- Internet porn. Okay, back in the 90s, before the internet was really a thing, if you wanted to look at porn, you had to go to a ‘sex shop’, which was a bricks-and-mortar store, sneak inside, hoping that no-one was looking, and purchase an item from a range of about 10 magazines or possibly VHS video tapes. The female performers were often being coerced in one way or another and the action usually revolved around blow jobs and pretend lesbianism. Not surprisingly, feminists didn’t like it. They saw it as economic and bodily oppression of women, which it was. Now, porn is something different. You obviously don’t go to a shop, you go to a website. You will select a handful of hashtags, from a range of a few hundred, to specify exactly what kind of porn you want to see. If you want to see a woman being gangbanged by a posse of pandas (yes, really), it is there. It will most likely be delivered to you as a short video clip of 2-10 minutes for you to watch on your iPad. If it was professionally shot, it might have been a female director. It is no longer safe to assume that the female performers are being forced to do whatever it is, no matter how violent. If it is professional, the actors probably have clean HIV certificates and contracts of employment. If it is amateur, you’re looking at most porn. Speaking of which …
- Camming. To cam. To affix a high-definition camera to your laptop. To open the laptop and turn on the camera in some convenient location such as your bedroom. To broadcast the view of you in your bedroom into a web-based chat room. To perform the sexual acts of your choice for an audience of up to several thousand people while they use the chat software to type in special requests, which you may or may not grant, and to give you money. Tips. Internet currency, which converts into real money. It’s possible to earn a living this way and for most performers it pays about the same as working in Starbucks, with less effort and fewer hours. I met someone just the other day who does this as his full time job. He is 24 and has a degree in maths. He has been camming full time for three years, ever since leaving university. Where did I meet him, you ask. I met him on OKCupid where we talked about whether we should date, see Dating, above. Camming is his job. I have my job and he has his. I have not viewed the professional performances of this particular boy, out of some misguided, old-person respect for his privacy, but I viewed the performance of another boy, in the name of research. He was about the same age and he took the underwear off his gym-sculpted body very, very slowly for an hour while people threw money at him. He had 32,000 followers just on that one social media platform, which was not his only one. I’m a highly skilled marketing executive and I do not have 32,000 followers across all social media platforms combined.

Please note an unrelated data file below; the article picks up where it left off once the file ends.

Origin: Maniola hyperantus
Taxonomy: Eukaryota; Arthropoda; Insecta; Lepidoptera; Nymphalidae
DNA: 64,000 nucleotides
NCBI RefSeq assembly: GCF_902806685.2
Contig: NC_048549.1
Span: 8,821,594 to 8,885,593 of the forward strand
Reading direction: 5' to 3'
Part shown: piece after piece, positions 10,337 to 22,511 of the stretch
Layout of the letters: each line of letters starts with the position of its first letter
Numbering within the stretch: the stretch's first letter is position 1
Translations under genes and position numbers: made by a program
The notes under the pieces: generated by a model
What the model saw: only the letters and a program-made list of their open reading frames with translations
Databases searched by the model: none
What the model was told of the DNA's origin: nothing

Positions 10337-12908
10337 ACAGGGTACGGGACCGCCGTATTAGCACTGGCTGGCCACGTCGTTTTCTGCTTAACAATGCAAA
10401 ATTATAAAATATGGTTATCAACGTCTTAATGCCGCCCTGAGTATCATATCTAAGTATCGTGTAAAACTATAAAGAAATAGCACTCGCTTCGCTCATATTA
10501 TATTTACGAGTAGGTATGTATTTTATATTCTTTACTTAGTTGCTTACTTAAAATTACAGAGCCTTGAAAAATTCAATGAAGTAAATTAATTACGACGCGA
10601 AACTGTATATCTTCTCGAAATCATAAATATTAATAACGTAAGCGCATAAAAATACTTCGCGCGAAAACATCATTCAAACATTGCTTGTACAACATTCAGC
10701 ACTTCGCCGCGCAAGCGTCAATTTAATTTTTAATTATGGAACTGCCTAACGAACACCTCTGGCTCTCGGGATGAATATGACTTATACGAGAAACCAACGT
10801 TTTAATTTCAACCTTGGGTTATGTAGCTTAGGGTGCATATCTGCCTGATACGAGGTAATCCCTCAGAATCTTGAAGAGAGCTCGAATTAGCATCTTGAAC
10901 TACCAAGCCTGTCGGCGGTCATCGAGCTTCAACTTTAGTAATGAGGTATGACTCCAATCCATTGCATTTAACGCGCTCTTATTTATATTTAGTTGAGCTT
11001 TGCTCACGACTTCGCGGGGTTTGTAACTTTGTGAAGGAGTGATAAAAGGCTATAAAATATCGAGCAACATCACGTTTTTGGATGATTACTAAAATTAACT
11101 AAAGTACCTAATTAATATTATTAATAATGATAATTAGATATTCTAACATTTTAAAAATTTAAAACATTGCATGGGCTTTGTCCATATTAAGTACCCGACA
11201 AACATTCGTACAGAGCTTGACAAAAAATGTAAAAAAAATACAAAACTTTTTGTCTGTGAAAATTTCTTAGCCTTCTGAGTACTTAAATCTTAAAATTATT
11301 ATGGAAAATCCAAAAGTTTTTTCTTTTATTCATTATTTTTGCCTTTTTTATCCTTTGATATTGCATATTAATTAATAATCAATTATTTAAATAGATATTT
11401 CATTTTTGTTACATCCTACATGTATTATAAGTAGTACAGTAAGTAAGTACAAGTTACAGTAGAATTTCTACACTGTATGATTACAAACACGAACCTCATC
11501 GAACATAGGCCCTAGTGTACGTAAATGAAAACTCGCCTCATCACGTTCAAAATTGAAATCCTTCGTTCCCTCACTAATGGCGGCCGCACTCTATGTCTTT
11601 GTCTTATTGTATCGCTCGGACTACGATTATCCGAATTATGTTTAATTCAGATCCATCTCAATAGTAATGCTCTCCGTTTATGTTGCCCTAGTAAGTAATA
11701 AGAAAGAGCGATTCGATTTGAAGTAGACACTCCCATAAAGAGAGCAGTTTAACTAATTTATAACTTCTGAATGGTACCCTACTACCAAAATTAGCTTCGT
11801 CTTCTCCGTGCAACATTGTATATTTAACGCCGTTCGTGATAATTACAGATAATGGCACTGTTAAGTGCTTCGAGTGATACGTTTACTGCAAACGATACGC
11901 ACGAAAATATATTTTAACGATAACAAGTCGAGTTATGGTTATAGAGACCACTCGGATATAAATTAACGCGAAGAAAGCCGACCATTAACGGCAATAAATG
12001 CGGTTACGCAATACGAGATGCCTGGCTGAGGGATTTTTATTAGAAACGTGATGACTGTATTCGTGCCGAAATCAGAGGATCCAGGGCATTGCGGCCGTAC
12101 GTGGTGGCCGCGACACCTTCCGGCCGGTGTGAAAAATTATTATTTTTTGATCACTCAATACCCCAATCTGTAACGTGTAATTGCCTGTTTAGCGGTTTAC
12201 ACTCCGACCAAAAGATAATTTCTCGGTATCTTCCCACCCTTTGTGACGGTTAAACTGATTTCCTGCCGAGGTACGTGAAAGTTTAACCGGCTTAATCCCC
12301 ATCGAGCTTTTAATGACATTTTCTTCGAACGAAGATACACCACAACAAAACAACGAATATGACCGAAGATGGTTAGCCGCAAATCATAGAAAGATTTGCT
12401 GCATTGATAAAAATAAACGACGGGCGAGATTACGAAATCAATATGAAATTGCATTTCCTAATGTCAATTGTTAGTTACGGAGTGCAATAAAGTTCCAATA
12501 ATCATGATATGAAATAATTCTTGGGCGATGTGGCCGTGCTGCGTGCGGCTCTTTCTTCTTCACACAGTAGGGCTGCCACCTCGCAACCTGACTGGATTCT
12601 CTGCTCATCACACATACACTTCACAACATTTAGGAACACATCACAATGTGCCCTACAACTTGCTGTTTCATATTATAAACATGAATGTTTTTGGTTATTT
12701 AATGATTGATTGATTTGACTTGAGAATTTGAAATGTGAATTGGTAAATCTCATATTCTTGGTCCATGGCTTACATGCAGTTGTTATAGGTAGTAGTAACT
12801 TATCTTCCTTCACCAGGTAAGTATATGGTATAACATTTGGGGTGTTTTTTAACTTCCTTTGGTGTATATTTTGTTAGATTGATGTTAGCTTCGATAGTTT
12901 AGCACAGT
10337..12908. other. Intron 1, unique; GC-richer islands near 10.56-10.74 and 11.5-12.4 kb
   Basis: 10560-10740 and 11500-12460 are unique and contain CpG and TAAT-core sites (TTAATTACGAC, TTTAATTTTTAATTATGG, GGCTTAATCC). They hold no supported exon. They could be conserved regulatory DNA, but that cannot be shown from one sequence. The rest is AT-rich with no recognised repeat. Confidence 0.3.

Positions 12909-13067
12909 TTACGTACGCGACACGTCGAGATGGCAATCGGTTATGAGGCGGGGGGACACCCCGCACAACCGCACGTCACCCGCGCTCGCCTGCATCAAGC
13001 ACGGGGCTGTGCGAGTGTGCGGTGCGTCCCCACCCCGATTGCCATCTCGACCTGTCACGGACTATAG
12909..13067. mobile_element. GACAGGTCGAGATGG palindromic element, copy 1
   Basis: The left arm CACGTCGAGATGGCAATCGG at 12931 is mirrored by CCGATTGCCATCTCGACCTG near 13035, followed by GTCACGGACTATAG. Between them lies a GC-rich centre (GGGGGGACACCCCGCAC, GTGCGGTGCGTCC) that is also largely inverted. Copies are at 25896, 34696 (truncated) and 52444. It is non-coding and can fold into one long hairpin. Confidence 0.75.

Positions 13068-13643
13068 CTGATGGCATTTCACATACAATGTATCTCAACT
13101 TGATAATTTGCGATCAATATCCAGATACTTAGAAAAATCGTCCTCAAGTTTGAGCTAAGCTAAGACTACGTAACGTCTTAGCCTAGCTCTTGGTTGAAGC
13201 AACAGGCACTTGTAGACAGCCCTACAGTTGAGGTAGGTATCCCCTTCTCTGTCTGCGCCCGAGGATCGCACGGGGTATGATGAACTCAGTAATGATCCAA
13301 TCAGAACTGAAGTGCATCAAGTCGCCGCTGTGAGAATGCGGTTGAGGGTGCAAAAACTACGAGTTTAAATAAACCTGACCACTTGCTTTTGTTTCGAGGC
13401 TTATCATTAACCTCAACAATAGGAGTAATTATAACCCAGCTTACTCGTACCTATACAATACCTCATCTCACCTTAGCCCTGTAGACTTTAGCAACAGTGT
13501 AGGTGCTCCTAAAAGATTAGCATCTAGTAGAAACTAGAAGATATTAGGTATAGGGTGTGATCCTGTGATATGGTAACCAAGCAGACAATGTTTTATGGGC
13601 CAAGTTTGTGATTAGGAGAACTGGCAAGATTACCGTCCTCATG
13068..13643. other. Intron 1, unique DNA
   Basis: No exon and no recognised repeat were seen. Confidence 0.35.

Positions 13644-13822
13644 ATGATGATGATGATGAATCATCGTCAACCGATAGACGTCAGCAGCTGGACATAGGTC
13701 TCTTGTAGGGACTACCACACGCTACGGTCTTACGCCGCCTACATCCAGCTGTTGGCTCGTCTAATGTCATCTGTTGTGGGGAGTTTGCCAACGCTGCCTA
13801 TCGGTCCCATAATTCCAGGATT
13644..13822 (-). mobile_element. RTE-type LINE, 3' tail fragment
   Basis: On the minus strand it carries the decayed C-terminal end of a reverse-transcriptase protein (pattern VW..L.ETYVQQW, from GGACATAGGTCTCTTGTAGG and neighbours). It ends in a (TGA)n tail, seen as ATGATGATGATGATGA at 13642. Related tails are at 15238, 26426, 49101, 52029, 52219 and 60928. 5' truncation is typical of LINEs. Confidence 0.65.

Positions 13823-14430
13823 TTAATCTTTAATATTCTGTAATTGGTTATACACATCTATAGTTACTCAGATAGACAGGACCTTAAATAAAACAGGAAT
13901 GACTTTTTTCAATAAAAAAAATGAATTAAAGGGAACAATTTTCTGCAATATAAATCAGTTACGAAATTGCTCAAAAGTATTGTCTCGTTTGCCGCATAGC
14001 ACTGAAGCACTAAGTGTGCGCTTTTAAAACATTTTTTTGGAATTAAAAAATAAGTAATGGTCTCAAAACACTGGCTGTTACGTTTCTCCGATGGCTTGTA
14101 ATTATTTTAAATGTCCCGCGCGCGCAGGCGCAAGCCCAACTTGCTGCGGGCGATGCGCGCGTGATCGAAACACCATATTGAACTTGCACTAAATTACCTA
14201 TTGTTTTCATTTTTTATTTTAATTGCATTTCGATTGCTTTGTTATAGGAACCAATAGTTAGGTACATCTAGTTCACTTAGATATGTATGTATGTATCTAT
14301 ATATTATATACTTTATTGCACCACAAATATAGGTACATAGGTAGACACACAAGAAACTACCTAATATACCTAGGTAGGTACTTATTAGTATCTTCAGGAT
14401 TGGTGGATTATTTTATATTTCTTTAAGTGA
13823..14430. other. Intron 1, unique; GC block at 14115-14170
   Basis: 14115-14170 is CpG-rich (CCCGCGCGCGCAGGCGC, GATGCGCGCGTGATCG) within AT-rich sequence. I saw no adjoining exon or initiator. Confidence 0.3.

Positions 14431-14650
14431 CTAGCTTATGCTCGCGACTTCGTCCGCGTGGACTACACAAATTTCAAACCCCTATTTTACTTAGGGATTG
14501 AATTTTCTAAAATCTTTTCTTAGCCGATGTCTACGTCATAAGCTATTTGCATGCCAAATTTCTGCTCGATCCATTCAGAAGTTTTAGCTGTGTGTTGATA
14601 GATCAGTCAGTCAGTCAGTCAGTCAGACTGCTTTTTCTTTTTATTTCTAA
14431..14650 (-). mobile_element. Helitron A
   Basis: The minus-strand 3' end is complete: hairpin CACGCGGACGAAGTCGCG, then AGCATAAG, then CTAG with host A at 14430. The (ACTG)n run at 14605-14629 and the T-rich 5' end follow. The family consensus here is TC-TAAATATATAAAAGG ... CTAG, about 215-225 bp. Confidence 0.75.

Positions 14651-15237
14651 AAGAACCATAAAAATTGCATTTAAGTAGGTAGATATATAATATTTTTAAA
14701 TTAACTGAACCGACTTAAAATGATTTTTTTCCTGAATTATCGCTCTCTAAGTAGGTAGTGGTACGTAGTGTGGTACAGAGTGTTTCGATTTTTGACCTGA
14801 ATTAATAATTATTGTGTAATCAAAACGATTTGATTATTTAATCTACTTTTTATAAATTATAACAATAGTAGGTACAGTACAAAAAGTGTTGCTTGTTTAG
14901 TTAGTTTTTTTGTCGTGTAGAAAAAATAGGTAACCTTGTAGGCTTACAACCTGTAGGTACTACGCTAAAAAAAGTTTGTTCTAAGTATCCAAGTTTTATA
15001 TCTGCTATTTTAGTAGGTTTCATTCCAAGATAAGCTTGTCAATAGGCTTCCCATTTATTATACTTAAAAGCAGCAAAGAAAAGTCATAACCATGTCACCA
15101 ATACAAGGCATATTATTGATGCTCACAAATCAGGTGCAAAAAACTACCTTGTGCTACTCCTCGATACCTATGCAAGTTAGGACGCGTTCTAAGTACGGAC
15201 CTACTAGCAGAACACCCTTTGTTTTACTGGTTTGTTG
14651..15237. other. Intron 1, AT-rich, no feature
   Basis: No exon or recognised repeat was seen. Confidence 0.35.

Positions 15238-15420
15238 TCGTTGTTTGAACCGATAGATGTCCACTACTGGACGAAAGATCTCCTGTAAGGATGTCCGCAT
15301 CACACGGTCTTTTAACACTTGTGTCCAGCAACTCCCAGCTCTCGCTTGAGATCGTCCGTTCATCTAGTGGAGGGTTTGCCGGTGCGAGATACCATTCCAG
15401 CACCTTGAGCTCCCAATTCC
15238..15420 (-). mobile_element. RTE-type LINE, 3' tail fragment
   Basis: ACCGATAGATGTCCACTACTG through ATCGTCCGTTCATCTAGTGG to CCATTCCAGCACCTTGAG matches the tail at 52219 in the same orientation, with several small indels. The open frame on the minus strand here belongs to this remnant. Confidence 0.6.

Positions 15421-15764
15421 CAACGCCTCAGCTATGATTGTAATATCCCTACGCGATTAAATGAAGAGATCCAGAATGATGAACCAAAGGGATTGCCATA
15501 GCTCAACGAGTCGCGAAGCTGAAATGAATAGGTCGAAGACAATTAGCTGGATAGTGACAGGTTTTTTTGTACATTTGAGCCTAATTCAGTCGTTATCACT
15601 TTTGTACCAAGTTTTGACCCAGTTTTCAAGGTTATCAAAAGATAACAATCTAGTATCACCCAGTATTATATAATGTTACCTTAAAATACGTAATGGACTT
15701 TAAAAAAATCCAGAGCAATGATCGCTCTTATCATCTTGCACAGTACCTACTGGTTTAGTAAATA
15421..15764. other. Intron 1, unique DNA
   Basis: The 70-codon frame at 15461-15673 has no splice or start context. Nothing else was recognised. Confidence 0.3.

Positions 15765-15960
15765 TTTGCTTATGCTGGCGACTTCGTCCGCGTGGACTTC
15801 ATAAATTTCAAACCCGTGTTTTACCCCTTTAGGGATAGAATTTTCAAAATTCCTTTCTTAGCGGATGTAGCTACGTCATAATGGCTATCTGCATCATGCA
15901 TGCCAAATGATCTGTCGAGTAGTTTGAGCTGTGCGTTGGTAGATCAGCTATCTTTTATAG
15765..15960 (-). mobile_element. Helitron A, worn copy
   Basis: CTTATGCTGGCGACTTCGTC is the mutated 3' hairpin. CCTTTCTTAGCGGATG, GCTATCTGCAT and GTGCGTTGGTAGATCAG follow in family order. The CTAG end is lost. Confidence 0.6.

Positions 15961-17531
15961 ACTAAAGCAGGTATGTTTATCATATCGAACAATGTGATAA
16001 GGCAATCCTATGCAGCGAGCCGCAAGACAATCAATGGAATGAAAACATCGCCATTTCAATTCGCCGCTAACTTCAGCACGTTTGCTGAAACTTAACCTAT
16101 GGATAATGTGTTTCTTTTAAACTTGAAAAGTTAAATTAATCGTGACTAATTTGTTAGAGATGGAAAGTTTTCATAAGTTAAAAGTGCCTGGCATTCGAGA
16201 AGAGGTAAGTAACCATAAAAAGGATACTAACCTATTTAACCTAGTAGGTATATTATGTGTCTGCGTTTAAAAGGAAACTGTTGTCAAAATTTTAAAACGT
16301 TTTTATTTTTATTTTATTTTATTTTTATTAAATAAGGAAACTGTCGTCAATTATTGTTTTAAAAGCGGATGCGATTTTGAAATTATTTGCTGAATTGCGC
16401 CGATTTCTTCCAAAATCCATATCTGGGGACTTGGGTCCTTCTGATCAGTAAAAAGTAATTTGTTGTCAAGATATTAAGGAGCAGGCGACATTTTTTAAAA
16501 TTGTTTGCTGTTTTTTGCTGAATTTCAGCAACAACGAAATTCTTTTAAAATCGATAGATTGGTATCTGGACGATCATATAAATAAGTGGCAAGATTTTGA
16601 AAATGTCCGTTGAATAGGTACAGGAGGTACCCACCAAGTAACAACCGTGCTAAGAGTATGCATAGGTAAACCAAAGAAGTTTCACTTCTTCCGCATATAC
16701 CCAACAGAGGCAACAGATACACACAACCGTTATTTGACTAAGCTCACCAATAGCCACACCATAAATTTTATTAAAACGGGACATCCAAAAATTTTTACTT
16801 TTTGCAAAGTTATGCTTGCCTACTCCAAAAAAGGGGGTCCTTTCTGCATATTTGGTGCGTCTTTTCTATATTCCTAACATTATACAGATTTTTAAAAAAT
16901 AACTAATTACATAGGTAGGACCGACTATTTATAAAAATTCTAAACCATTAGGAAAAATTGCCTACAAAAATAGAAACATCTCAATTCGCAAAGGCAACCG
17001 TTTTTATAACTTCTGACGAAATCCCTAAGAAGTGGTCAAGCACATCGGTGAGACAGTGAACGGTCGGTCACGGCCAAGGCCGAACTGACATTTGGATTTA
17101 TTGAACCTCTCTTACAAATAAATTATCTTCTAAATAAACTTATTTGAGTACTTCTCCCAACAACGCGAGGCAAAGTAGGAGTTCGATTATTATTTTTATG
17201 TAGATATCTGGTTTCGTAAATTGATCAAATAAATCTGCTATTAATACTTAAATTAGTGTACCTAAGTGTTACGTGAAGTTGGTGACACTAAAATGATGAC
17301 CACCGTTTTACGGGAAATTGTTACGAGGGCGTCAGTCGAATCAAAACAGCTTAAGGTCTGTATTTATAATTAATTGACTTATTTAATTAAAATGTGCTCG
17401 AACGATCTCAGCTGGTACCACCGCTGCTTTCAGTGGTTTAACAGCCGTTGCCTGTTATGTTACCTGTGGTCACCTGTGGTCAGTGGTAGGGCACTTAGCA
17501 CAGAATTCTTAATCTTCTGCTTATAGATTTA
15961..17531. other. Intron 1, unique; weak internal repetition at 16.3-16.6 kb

These are the times we live in and the cities we live in. When I started internet dating it came as a surprise to me that all these 24 and 25 year olds, with muscular, waxed, tanned and polished bodies that 15 years ago could only have been viewed in the pages of men’s fitness magazines, were even interested in me. Why would they be interested in me? I’m middle-aged and yes I am attractive, but still. I’m old. Then gradually I learned what is going down. If you are attractive, they don’t care how old you are. More to the point, my attractiveness is far less important than whether my attention makes them feel attractive. If you eat a vegan, carb-free, organic, locally-sourced diet and you are in the gym 7 days a week, without even once failing to show up to lift weights and fine-tune your abs, you want praise. And praise is something I am happy to deliver, it seems like a good deal.
Because of the ambiguity of ‘dating’, where few people can tell whether or not they are ‘in a relationship’ with each other, I occasionally think that I should attempt to date people my own age. The rules of the game might be a bit clearer. So I keep an account on another dating site that is mainly populated by London’s middle-aged intelligentsia. Left-leaning, opera-liking, middle-aged, middle-class men who are the same age as me. And what I see there is a generation of men that has been left behind. These men, they were not raised to think that they should be in the gym 7 days/week, they think they are doing well if they’ve had a haircut. They are strangers to Botox. Unlike women my age who have kept up with every hot yoga and soy latte health trend, they look exactly as old as they are. Indeed, now that everyone else is carefully and artificially young and beautiful, they look much older than they are. A man of 50 is effectively indistinguishable from a man of 70. They are afraid of ‘dating’ and do not understand it. One of them messaged me today, asking if I would like to go out. His profile lacked a photo, which in 2017 is like failing to exist. I only responded because I sometimes like to poke the crazy.
Him: Oh hello. Would you like to go out? I enjoy pubs and going to concerts, blah blah. Now that I’ve clicked ‘like’ on your profile, you will be able to see my photo. (I looked. He was 49 and looked 70. That’s what you get for going to the pub.)
Me: For what reason is your photo behind a wall?
Him: Well, you could have said hello first. I kept my photo hidden because I am new to this internet dating thing and I am shy about putting it all out there.
And that’s when the small amount of fun to be had from goading him ran out and I went back to sending Whatsapp messages to the 23-year-old, gym-sculpted model that I’ve been vaguely ‘dating’ for the last couple of months.
So that’s Future Sex. If you live in a city and you are having sex or wish you were having sex, you should read it. You are welcome.